Butter Prices 130% Higher
During the past year, international prices for butter cheese and whole milk powder have increased significantly. The most notable of these has been butter, which according to USDA Foreign Agricultural Service (FAS) figures has climbed from $2,650/ton for Oceania and the EU in April 2016 to a current mid-point price at about $6,100/ton, a whopping 130% increase.
This increase is a classic supply-demand scenario: world supplies are tight and consumers are realizing that fat isn’t so bad after all.
An FAS report says that butter prices are unlikely to change in the near future based on current shipments. Exports from the top five major exporters—New Zealand, the EU, Belarus, Australia and the U.S.—are lagging about 17% behind last year’s pace as of April 2017. The EU alone is down 28%, or about 25,000 tons. For perspective, the FAS report says that in the period between 2012 and 2016 exports of butter from these five suppliers grew at an annual rate of about 4%.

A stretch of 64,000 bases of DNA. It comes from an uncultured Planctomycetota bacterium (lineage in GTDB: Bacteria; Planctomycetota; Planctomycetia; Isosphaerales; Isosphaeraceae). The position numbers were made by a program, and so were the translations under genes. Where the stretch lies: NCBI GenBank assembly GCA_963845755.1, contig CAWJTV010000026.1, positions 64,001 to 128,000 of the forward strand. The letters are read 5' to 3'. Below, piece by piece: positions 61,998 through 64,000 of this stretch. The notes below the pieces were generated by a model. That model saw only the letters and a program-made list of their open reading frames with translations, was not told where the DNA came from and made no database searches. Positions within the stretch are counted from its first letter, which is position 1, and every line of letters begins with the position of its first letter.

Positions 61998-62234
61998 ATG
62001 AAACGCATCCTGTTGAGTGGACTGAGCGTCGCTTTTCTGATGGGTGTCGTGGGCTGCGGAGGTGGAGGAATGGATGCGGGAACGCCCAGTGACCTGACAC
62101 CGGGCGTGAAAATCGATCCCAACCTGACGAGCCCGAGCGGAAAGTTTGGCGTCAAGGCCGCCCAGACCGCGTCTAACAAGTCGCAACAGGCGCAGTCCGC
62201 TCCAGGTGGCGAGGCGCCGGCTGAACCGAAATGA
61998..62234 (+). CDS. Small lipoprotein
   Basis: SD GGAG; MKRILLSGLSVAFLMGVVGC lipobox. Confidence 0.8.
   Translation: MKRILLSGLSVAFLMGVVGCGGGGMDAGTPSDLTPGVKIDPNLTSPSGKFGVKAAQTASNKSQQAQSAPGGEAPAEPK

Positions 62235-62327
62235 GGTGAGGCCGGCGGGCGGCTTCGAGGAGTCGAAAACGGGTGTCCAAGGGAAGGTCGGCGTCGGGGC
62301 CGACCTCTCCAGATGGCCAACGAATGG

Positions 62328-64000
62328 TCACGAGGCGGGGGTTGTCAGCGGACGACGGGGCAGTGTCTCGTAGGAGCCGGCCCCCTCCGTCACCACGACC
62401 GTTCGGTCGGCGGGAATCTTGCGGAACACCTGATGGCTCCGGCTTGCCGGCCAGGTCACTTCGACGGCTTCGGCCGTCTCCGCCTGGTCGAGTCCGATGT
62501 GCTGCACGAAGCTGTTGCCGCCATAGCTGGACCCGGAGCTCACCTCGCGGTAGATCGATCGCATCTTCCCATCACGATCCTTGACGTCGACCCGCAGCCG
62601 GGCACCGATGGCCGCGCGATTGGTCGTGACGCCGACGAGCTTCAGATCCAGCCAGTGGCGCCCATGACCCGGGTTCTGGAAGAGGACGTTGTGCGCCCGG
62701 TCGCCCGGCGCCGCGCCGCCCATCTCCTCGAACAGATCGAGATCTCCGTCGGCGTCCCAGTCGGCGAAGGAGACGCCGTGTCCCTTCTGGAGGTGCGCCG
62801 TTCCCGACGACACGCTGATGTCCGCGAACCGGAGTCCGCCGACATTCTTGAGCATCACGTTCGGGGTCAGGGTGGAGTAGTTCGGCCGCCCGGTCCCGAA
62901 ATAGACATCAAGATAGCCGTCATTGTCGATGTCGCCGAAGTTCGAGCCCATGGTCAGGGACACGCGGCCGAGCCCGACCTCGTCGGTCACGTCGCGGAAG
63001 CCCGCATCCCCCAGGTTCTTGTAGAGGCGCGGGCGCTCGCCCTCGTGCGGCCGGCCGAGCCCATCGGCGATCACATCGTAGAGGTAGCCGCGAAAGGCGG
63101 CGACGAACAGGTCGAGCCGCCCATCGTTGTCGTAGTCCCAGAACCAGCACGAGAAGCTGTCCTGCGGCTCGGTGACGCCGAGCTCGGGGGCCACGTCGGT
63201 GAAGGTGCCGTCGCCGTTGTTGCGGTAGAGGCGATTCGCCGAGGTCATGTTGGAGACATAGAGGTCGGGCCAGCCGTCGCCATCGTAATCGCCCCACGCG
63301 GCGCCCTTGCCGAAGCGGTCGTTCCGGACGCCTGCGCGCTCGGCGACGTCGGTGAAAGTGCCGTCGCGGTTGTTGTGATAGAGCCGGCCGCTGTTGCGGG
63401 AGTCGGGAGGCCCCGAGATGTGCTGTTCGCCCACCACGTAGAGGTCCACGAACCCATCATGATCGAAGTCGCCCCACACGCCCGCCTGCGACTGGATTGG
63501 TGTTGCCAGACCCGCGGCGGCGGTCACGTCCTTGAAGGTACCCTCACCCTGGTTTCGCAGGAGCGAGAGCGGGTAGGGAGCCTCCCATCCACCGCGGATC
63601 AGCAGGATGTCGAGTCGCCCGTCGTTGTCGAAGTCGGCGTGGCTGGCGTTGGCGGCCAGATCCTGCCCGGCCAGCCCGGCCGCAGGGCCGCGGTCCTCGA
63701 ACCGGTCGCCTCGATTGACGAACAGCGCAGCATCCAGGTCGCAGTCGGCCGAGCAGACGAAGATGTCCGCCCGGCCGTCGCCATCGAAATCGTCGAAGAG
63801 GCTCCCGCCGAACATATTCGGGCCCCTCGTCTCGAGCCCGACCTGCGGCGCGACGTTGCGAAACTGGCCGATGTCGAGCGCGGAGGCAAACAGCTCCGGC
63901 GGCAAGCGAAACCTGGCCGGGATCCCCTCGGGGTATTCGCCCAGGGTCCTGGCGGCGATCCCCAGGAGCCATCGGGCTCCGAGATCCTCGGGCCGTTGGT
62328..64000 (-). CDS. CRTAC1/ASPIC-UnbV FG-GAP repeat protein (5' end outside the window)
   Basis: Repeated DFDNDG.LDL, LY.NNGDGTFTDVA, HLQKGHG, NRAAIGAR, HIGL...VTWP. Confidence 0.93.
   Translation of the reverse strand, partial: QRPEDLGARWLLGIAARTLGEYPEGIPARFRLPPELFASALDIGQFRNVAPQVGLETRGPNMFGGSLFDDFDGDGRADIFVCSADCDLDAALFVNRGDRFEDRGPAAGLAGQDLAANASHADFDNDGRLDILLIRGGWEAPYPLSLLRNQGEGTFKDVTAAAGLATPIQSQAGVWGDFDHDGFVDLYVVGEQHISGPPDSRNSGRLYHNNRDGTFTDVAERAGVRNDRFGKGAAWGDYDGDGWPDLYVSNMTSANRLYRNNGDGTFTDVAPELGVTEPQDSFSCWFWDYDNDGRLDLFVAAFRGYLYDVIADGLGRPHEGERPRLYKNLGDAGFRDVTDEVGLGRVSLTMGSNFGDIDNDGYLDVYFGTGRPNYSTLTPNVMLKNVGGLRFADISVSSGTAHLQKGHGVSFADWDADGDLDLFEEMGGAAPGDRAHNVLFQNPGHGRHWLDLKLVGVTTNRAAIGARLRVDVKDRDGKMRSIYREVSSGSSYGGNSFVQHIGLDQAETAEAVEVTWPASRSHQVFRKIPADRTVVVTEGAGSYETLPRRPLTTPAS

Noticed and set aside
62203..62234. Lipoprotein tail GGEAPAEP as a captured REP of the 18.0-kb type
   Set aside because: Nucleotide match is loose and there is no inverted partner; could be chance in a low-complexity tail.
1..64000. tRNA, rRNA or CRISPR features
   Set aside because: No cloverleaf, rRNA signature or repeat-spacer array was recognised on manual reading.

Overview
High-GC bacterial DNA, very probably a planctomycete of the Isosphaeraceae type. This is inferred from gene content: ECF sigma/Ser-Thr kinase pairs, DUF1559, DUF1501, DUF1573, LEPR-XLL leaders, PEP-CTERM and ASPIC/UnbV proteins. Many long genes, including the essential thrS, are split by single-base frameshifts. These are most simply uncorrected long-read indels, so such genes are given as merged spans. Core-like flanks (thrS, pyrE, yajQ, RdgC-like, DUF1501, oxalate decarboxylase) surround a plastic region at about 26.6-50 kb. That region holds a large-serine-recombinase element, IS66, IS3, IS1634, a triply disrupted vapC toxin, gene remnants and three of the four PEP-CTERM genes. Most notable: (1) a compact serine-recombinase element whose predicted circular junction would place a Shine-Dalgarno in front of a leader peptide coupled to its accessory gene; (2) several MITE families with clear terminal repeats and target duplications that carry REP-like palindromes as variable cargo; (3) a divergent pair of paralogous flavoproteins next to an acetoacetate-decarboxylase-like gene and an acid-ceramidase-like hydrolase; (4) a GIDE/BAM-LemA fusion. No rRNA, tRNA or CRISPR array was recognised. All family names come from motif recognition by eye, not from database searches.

Dairy farmers will appreciate better milk prices driven by the higher butter prices, but that will likely encourage more production. More butter means more byproducts, like skim milk powder. More powder will add to supplies of that product and likely limit any significant price recovery.